"This connection was made by a copper supply and was coupled by a slip nut, a rubber ferrule was used under the slip nut to hold the coupling. It is a customary practice in the plumbing business for the copper supply to fit at least 1/2 inch down into the elbow, then to slip the rubber ferrule down on the joint and tighten the slip nut. The left coupling on the lavatory in the Southwest bathroom on the bottom elbow was made negligence, careless, and unworkman like manner, contrary to good plumbing practices for the reason the copper supply was too short to seat into the elbow according to good plumbing practice, and the coupling did not hold. That K.W. Talbott Plumbing and Heating, its agents, servants, and employees, knew or should have known that when rubber ferrules are used, the copper supply must seat into the elbow properly or the coupling would slip and water would flow from the water pipe, and flood the house. Said coupling shortly thereafter did give by reason of the length of the copper supply being too short, and not seating properly into the elbow and said house did flood. That the K.W. Talbott Plumbing and Heating, its agents, servants, and employees, knew or should have known that said copper supply was too short and the coupling could not be properly and *503 safely made in a workman like manner, but negligently, carelessly and contrary to customary and good plumbing practices, the coupling was joined without the use of a longer copper supply and without the copper supply going into the elbow in a proper manner. K.W. Talbott Plumbing and Heating, its agents, servants, and employees, knew or should have known that this connection was with the water supply and when the coupling gave, water would and did flow freely into the house flooding it."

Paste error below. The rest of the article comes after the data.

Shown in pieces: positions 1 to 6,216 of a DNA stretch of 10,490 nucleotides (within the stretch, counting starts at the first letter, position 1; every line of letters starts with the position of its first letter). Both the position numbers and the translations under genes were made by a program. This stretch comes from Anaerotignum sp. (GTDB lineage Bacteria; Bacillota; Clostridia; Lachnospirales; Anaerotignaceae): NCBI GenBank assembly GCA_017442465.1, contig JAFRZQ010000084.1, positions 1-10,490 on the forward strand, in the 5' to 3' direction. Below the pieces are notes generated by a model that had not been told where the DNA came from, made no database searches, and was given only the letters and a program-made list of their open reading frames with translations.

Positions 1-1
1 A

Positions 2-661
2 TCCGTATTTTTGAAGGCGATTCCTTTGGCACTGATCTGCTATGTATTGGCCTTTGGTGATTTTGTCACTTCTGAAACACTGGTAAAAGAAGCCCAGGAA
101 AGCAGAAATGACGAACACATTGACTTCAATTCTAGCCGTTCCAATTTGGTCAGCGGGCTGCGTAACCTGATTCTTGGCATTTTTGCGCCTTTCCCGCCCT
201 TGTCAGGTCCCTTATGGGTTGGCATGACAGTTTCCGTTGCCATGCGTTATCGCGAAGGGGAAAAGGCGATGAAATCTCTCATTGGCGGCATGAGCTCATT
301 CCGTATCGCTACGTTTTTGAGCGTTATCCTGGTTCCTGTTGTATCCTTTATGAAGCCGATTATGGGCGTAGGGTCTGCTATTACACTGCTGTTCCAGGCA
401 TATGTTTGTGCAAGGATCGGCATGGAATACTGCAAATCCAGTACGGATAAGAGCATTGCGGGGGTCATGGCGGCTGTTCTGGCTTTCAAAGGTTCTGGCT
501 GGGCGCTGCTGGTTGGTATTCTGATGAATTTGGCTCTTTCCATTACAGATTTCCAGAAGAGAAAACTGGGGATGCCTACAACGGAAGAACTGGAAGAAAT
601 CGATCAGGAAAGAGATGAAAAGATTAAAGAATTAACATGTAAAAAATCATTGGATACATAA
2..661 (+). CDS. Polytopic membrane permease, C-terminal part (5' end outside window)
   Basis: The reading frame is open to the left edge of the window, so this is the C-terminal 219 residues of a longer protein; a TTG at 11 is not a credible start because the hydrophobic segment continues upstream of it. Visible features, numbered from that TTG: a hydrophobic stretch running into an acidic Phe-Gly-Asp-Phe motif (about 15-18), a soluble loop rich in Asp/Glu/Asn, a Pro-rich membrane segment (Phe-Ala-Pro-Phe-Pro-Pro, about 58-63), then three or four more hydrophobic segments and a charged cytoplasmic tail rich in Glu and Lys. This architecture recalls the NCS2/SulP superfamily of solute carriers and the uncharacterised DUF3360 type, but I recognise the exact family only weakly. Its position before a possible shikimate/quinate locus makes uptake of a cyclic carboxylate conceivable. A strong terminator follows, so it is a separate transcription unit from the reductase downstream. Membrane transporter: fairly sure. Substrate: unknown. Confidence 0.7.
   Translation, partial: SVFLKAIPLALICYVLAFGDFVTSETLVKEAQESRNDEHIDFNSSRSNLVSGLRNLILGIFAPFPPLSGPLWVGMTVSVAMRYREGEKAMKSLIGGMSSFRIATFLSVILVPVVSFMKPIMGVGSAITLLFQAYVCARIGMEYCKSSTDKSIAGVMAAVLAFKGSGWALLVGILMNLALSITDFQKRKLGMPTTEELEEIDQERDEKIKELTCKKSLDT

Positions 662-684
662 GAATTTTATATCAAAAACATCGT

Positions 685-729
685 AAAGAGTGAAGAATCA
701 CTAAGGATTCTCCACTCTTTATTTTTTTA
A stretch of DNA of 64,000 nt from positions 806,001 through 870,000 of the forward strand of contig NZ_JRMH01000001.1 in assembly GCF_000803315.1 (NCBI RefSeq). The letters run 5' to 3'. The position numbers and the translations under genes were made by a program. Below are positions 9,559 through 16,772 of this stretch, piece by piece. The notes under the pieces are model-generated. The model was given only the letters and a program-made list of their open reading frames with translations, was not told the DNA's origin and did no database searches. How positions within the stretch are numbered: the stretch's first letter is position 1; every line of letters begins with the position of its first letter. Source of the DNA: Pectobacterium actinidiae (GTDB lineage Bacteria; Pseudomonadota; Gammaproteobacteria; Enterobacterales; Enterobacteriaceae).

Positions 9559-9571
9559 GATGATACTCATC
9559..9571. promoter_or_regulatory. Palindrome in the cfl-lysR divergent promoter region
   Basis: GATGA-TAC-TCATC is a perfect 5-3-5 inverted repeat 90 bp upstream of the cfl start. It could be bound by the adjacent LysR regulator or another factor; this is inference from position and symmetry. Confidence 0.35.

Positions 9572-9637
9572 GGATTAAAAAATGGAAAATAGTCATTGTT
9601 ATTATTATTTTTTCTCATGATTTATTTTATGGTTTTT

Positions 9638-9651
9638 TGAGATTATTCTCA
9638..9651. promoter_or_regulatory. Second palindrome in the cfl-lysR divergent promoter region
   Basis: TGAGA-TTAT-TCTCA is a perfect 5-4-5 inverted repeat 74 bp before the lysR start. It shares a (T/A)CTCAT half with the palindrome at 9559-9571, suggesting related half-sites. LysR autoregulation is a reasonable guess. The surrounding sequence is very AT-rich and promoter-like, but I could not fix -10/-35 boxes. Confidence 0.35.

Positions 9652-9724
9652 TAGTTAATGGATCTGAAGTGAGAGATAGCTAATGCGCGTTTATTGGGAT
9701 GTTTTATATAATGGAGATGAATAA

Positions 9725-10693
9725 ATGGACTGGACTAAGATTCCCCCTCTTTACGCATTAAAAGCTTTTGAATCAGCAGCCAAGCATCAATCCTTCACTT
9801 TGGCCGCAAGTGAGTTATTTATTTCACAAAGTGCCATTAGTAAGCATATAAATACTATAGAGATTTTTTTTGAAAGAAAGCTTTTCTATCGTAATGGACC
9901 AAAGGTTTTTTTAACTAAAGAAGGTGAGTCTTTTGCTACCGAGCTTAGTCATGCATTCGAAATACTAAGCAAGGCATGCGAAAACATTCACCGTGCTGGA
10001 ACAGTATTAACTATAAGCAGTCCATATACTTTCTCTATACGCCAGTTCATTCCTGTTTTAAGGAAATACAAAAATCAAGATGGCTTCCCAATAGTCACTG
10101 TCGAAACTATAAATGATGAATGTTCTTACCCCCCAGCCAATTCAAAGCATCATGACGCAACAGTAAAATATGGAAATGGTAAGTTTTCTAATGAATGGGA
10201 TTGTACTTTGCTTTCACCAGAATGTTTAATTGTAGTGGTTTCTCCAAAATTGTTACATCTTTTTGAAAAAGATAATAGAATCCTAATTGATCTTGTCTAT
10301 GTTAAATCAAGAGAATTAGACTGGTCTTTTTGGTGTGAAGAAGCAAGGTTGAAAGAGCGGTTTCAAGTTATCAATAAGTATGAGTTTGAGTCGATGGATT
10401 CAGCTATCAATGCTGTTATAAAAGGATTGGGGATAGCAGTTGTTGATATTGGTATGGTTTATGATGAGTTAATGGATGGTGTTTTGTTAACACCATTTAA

The petition further alleged that by reason of the poor workmanship and negligence of Talbott, his servants and employees, the coupling was improperly made, causing flooding in the house, which depreciated the market value of the house by $3,283.16. The prayer was that the petition be allowed against the estate in that amount.